Russia Draws Line on Ukraine Joining NATO

Russia Draws Line on Ukraine Joining NATO
Ukrainian servicemen attend a rehearsal of an official ceremony to hand over tanks, armored personnel carriers and military vehicles to the Ukrainian Armed Forces as the country celebrates Army Day in Kyiv, Ukraine, on Dec. 6, 2021. (Gleb Garanich/Reuters)

Many national security officials are urging the Biden administration to flatly reject Russian proposals to restrict further NATO expansion, but critics say that bluster from Washington is pushing the United States closer to conflict with a nuclear-armed power.

Russia’s Foreign Ministry published a document on Dec. 17 that includes demands that it has made to the United States and NATO. Tensions have mounted in recent weeks over Ukraine. Russian President Vladimir Putin has reportedly amassed more than 100,000 soldiers near the border shared by the two nations.

According to the Russian News Agency TASS, Putin’s proposal calls on the United States to “take measures to prevent further eastward expansion of the North Atlantic Treaty Organization (NATO) and deny accession to the Alliance to the former USSR republics.”

The deal would also require that the United States refrain from building military bases in former Soviet states that aren’t NATO members and from using their infrastructure for military activity. In turn, Moscow is offering to refrain from deploying its armed forces and weapons into regions where such deployment could be viewed as a threat to the other side’s security—except deployment on one’s national territory—according to TASS.

Russia’s proposal has been roundly criticized by many in Washington. The Foundation for Defense of Democracies said on Dec. 22 that Putin is attempting to “revive the Cold War by redrawing the lines of Europe.”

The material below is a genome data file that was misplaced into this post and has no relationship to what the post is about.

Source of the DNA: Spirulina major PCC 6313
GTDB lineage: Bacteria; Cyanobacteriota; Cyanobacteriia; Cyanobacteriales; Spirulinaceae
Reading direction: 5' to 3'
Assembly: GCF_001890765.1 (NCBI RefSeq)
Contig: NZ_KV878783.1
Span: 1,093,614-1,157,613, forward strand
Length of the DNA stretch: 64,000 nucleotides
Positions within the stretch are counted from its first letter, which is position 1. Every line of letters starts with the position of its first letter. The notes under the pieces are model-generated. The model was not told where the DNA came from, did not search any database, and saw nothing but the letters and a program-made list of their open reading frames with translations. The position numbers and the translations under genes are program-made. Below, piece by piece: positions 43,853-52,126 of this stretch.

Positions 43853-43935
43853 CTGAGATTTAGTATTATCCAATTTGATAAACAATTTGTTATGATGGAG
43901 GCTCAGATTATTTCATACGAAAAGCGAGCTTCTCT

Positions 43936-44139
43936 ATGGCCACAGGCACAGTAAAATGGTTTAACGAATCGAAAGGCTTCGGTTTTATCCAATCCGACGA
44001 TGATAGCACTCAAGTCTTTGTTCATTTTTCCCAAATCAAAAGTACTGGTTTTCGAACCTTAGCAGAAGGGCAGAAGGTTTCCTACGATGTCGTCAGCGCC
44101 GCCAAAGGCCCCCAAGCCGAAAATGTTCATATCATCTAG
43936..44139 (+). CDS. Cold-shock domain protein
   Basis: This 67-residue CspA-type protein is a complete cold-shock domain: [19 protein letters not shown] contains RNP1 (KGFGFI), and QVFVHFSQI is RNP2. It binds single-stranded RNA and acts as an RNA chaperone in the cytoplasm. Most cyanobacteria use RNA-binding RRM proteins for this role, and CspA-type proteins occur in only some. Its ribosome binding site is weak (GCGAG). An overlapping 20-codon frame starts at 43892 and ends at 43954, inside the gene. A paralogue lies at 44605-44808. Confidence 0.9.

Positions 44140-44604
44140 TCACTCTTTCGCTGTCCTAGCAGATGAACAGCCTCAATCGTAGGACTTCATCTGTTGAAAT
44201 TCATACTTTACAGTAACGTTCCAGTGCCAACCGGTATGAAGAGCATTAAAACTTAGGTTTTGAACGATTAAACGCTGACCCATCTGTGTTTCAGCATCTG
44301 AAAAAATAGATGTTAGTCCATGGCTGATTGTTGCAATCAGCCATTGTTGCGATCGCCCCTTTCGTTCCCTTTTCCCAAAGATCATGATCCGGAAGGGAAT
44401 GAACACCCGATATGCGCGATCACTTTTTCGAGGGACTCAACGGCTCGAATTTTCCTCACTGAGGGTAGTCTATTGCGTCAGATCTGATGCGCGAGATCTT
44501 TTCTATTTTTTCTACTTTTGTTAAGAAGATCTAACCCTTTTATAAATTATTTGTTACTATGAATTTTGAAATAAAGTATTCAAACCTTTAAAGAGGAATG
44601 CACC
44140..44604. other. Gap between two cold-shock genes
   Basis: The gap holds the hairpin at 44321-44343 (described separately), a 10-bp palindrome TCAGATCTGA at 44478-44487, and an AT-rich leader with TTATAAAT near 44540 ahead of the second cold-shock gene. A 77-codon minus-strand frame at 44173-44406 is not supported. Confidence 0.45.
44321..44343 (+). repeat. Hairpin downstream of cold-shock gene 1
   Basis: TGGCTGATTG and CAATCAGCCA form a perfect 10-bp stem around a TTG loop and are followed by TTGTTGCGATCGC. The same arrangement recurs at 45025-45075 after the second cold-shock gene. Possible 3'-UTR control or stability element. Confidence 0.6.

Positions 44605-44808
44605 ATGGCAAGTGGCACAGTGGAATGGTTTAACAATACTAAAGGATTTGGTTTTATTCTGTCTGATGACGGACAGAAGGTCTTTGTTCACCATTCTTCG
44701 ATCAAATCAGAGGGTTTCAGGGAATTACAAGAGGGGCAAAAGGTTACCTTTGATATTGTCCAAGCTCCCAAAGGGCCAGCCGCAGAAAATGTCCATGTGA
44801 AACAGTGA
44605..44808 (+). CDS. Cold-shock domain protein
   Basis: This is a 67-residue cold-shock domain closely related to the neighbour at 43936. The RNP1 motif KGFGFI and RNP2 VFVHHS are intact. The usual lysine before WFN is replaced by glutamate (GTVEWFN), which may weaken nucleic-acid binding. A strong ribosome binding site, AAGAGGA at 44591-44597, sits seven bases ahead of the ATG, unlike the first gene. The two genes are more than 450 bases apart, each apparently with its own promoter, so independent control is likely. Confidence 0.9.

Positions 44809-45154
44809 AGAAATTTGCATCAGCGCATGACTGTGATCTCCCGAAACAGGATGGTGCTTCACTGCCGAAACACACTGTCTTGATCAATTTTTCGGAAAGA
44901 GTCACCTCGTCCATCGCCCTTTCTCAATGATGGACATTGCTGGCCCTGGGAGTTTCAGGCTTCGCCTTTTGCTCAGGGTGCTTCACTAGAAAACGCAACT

“The Biden administration and NATO should reject any negotiations that involve taking away the right of states to choose their own security arrangements,” the national security think tank stated.

NATO and U.S. officials have also expressed strong opposition to the proposal. White House press secretary Jen Psaki said on Dec. 14 that the United States “will not compromise” on Ukraine’s ability to join NATO, and U.S. Undersecretary for Political Affairs Victoria Nuland said earlier this month that such proposals are “unacceptable.”

But some people are pushing for the Biden administration to meet Putin at the negotiating table.

Anti-interventionists argue that Russia has much more to lose than the United States when it comes to Ukraine’s potential admission into NATO, as Russia’s naval base in Sevastopol, Crimea, is a key factor to it being able to maintain its status as a global power. Russia has always maintained a red line against Ukraine joining NATO—Russia’s deputy foreign minister reportedly threatened military action earlier this month against NATO if Ukraine were to be admitted as a member—due in large part to security concerns over the warm-water port.
“The fact is, we lack the interest and will to defend Ukraine and Georgia sufficient to make threats to do so credible,” Defense Priorities Policy Director Benjamin Friedman said in a Dec. 17 statement, in response to Russia’s proposal. “Admitting Ukraine and Georgia into NATO would raise questions about whether other NATO commitments are equally unserious and therefore do more to erode existing NATO commitments than meaningfully extend them.”

Friedman said the United States and NATO shouldn’t accept Russia’s deal wholesale, but that the proposal serves as a basis for talks.

“Expressing willingness to discuss these matters with Russia may itself be useful,” Friedman said. “Acknowledging Russia remains a great power with interests beyond its borders—that spheres of influence are a fact of international politics we can lament but cannot wish away—could help lower the temperature and the odds of an invasion of Ukraine.”

The anti-interventionists may be getting their way. While many U.S. officials have made strong statements against Russia, President Joe Biden publicly ruled out military intervention or placing troops on the ground in Ukraine, even if Russia invades. Senior State Department officials also reportedly have said behind closed doors that it’s unlikely that Ukraine will join NATO within the next decade.

Biden’s willingness to negotiate has reportedly angered NATO allies. But Daniel McAdams, the executive director of the Ron Paul Institute for Peace and Prosperity, told The Epoch Times that the president’s statesmanship could help the United States avoid war.

“I think there’s some clear evidence that Biden is walking back from the brink. He said NATO is not in the cards for Ukraine for the moment, and U.S. troops in Ukraine is not on the table,” said McAdams, who worked as a human rights monitor and election observer in Eastern Europe in the 1990s before serving as former Rep. Ron Paul’s (R-Texas) foreign policy advisor from 2001-2012.

“I think there’s some realization of the need to walk back.”